Besides the feminist focus of this program, its major attraction was a song cycle by Libby Larsen (b. 1950), a composer who has been very active in the Triad. She had an extended residency at the University of North Carolina Greensboro in October 2005 which led to the commissioning and world premiere of her opera, Picnic, a setting of William Inge’s play in 2009. This was part of the celebration of the restoration of the then still-named Aycock Auditorium.

Larsen describes her song cycle, Try Me, Good King, as “a group of five songs drawn from the final letters and (execution site) speeches of Katherine of Aragon, Anne Boleyn, Jane Seymour, Anne of Cleves, and Katherine Howard,” all wives of Henry the VIII. Larsen interwove elements of lute songs into each selection. John Dowland is used in the first, second, and last song. One by Michael Praetorius is used in “Jane Seymour” and one by Thomas Campion in “Anne of Cleves.”

“Two other musical gestures unify the songs. Firstly, the repeated note, which recalls the lute and creates psychological tension. The second…is abstract bell-tolling, which punctuates each song and releases the spiritual meaning of the words,” noted Larsen. The composer regards these intimate crises as monodramas of anguish and power.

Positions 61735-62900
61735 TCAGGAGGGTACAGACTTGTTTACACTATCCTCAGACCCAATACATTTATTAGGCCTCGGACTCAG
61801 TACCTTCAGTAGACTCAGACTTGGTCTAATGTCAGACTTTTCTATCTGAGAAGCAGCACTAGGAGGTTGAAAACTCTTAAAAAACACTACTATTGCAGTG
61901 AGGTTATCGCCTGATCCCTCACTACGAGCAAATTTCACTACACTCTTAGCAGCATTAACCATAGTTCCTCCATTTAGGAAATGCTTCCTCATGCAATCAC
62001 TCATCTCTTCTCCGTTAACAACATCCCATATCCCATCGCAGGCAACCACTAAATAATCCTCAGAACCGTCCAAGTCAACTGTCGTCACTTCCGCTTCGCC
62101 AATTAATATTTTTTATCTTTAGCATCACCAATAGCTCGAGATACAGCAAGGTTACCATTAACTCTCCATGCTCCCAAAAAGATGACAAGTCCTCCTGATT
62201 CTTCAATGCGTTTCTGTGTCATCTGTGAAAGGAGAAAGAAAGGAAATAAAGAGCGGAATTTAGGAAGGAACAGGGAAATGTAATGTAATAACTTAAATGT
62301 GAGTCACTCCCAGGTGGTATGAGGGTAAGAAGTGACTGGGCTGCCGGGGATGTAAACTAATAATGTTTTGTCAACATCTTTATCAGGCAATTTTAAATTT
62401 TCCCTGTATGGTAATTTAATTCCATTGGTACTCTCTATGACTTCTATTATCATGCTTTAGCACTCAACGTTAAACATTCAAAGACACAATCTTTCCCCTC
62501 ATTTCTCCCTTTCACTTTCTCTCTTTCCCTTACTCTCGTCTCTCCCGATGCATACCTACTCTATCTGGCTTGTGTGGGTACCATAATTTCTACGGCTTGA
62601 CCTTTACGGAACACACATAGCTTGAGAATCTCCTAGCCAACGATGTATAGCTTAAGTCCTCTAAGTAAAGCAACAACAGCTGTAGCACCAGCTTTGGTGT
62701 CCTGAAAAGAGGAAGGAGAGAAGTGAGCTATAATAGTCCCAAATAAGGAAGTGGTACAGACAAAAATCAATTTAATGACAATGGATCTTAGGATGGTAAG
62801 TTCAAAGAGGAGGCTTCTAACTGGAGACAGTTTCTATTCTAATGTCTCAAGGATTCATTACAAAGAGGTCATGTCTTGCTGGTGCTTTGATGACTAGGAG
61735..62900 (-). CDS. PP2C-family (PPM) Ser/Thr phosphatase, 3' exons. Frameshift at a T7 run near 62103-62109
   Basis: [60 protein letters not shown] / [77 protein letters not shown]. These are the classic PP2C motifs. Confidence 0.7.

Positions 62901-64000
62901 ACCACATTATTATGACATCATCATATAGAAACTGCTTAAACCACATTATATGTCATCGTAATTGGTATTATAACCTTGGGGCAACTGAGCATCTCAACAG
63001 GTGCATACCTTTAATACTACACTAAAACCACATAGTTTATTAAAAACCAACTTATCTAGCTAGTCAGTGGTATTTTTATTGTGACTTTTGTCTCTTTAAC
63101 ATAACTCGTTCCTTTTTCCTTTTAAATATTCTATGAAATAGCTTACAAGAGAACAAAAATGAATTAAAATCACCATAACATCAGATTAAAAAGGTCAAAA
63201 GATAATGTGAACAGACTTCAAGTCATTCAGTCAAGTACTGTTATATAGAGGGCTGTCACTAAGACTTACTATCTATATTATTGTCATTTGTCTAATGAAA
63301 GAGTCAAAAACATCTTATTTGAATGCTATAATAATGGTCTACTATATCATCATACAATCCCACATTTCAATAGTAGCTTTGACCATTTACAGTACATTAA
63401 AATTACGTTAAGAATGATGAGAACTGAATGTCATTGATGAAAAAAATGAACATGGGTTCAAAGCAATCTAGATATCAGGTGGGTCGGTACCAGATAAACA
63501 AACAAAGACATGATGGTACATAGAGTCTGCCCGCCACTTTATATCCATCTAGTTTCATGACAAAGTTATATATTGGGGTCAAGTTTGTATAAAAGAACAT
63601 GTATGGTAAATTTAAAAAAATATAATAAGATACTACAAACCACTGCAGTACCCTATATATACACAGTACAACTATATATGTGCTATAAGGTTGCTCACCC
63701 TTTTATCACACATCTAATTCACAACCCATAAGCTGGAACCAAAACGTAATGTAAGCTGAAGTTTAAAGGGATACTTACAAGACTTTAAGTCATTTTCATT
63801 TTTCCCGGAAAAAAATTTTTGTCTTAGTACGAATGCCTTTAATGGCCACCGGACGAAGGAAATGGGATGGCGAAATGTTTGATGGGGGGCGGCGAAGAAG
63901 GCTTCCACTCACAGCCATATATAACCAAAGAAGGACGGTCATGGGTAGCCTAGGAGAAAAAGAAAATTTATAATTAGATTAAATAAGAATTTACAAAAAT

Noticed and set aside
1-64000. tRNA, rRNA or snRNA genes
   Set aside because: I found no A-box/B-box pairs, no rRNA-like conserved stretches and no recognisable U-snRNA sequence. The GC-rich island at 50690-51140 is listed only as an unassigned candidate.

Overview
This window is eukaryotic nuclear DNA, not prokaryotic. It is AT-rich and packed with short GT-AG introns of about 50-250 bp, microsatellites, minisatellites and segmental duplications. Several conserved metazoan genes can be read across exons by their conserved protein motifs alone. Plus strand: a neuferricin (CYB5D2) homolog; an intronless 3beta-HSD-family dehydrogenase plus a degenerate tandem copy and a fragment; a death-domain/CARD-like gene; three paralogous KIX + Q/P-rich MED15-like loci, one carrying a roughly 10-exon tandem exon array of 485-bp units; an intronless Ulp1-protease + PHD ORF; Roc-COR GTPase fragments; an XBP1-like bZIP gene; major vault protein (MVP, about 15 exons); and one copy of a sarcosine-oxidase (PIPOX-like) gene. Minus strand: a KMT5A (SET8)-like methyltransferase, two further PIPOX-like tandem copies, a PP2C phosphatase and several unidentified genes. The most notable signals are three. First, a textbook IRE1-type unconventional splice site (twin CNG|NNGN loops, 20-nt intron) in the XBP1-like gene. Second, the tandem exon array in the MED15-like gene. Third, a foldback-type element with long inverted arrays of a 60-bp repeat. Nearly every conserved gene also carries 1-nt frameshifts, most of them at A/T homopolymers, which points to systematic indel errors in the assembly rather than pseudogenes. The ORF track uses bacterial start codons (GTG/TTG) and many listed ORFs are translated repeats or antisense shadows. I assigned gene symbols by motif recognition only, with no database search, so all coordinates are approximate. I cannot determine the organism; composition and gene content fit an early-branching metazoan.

The instrumental evocations of lute and death knell were immediately heard in the keyboard opening of “Katherine of Aragon.” Celona-VanGordon unleashed a myriad of emotions in the very dramatic, raging “Anne Boleyn.” She underlined the irony of “Anne of Cleves” who was divorced from Henry and lived on as “his sister.” Wisuthseriwong followed ever twist and turn of Larsen’s clever score.

Having recently reviewed a local musicians’ recording of chamber music of Gwyneth Walker (b. 1947), I looked forward to hearing a selection of the last three songs from her six-song cycle La Ternura: No. 4 “Con Tal Que Duermas” (If You’ll Only Go to Sleep), 5. “La Madre Triste” (The Sad Mother), and 6. “Carro del Cielo” (The Carriage from Heaven). The poet is the Chilean Gabriela Mistral. Arranged as songs from mother to son, they mix the personal with the ever-present threat of the political climate. Celona-VanGordon spun out these unsettling lullabies with excellent enunciation and great care for vocal shading.  

This was a superb recital. Celona-VanGordon has added dramatic weight to her quiver of superb support across a wide range from an unusually solid lower to a seamless, precise high. Her voice has blossomed since her outstanding Lakmé in a 2005 UNCG student production. A solo piano recital, perhaps French and Latin repertoire, would be welcome from Wisuthseriwong.